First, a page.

Yoga and Pilates Exercises to Boost Your Metabolism
Taking exercise classes is great when you're trying to boost your metabolism. You can discover new movements that speak to you, learn proper technique from an instructor, and stay engaged with a variety of workouts.
Yoga is not only for spiritual peace of mind — it can be super hard. There are many different kinds of yoga, from Bikram (hot yoga) to Hatha (slow poses, good for beginners) to Vinyasa (more fast-paced, flowing movements). They all have benefits for mind and body, relaxation, flexibility, and improving your metabolic rate.
Pilates, like yoga, works all muscles in your body to improve your strength and ability with any exercise. Unlike traditional yoga, equipment is commonly used in Pilates, such as the Reformer, which helps optimize the moves and your posture, spine flexibility, and core strength. However, there are also mat classes, which can benefit you in more ways than one.
The Sun Salutation is a series of poses which helps get your body warmed up and is a good one to do first thing in the morning, before any workout — or any time you need a full body stretch.
Starting position: Kneel on the floor and bring your left foot forward so its flat and bent at a 90 degree angle, with your thigh parallel to the floor.
Lift: Touch your palms together and lift your arms straight up. Engage your abdominals and keep your shoulders down and back.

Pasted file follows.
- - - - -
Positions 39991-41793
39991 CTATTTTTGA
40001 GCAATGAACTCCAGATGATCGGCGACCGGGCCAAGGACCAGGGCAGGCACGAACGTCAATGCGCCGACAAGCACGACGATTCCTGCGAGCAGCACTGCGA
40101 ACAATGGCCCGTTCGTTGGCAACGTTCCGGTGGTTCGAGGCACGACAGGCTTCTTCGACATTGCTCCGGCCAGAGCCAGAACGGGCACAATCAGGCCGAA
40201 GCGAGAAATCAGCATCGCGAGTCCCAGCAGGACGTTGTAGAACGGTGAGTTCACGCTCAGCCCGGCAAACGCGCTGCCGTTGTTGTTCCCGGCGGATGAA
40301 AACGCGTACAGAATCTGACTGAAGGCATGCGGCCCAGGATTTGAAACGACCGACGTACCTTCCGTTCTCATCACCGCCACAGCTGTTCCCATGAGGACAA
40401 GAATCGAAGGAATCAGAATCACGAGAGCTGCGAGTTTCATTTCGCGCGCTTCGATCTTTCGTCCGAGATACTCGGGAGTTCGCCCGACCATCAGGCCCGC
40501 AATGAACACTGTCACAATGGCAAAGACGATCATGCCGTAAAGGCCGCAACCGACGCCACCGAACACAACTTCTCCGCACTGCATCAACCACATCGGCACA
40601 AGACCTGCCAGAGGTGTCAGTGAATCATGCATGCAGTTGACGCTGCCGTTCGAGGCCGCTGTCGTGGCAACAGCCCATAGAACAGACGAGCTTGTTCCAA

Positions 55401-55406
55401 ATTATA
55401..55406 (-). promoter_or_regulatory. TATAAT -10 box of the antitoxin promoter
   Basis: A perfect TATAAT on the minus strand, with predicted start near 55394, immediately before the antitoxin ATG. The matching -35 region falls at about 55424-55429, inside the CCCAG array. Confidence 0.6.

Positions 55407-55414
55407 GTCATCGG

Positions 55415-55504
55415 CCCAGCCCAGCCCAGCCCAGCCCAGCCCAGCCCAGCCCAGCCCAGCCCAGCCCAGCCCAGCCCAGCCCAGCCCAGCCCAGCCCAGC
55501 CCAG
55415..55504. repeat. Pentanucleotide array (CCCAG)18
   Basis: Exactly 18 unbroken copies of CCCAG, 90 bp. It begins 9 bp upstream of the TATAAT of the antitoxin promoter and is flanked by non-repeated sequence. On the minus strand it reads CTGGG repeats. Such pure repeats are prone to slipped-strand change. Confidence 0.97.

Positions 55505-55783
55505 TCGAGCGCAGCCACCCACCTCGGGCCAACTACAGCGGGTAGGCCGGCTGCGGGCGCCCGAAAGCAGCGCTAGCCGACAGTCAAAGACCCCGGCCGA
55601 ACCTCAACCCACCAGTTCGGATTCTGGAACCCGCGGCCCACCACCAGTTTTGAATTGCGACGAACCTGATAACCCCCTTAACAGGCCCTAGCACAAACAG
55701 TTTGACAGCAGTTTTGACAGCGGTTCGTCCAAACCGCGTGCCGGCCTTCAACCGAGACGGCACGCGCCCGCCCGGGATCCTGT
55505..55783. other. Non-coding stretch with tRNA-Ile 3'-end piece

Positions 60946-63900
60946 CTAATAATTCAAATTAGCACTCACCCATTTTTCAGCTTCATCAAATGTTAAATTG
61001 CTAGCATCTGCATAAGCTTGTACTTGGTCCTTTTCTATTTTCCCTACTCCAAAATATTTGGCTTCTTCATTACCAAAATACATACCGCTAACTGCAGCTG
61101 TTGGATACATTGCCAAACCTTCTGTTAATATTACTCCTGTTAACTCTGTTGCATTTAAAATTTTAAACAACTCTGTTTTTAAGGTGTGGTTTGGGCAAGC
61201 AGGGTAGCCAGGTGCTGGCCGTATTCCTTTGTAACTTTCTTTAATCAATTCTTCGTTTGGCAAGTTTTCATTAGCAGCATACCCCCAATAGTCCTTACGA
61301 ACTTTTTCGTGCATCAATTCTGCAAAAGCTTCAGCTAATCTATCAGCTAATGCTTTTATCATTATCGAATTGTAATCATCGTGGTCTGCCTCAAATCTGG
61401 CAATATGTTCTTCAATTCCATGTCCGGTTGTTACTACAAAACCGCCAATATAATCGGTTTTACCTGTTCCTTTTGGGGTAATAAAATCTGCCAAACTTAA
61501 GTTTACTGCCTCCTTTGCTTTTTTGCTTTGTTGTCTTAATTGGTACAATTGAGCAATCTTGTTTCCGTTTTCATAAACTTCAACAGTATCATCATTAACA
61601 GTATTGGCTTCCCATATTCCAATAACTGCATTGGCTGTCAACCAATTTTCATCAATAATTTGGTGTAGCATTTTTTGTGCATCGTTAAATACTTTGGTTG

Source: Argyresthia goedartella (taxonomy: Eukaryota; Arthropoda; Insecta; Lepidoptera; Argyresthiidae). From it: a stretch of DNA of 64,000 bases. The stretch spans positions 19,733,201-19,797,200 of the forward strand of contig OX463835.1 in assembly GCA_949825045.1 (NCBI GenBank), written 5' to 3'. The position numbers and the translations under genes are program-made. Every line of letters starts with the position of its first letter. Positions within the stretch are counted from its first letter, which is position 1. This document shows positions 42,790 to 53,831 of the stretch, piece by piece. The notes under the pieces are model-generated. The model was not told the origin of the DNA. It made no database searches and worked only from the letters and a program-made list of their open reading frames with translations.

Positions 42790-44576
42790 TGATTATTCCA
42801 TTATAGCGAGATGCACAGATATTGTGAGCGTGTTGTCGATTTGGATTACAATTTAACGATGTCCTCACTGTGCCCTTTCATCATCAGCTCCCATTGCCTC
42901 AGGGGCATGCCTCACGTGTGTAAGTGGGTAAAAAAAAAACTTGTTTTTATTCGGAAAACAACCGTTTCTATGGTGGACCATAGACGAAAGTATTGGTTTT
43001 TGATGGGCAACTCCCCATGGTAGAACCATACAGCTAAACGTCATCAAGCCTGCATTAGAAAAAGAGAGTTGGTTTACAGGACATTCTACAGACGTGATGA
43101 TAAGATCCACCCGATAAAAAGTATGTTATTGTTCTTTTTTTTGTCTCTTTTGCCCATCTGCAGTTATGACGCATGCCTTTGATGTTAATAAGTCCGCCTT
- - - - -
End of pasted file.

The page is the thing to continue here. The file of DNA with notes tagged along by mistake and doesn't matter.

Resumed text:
Stretch: Look to the ceiling as you stretch upward with your upper body and shift your weight to your front thigh. Repeat with your right leg forward.
This pose is one of my favorites in yoga class. It works to stretch out your abdomen and spine.
Starting position: Stand with your feet much wider than your shoulders and place both arms out to your sides, palms facing up, parallel to the floor.
Bend and stretch: Keeping your legs straight and hips facing forward, bend at your waist to your right side. Slide your arm down your right leg and hold your leg and ankle. Take five deep breaths. Lift up and repeat on opposite side.
Downward Facing Dog
This is a restorative pose, meaning during a yoga session, you come back to it frequently to stretch your entire body.
Starting position: Start on your hands and knees. Your knees should be directly under your hips and your hands slightly in front of your shoulders.
Lift: Slowly lift your knees away from the floor and lengthen your tailbone up until your body forms an upside-down V shape.
Stretch: Straighten your knees and either keep your heels slightly lifted or place on the ground depending on your flexibility. Roll your upper arms and upper thighs inward slightly. Firm your shoulder blades together and hold the position for five counts of deep breaths. Either return to start or move onto the next pose in your yoga sequence.
Pilates 100 is a classic exercise that works your core better than crunches.
Starting position: Lie on your back and bring your knees to a 90 degree angle to your upper thighs. Extend your arms along your sides, palms facing down. Pull your belly in and inhale.
Round up and pump: Exhale and slowly begin to round up to bring your chin towards your chest. Lift your arms about three inches off the floor, keeping them straight and rigid. Pump them up and down repeatedly. Only let your arms rise to slightly above your body. Inhale for a count of five and exhale for five until you reach 100 pumps total. Hug your knees into your chest to stretch.
Modification: For a more advanced Pilates 100, extend your legs out straight to 45 degrees or an even lower, more challenging angle.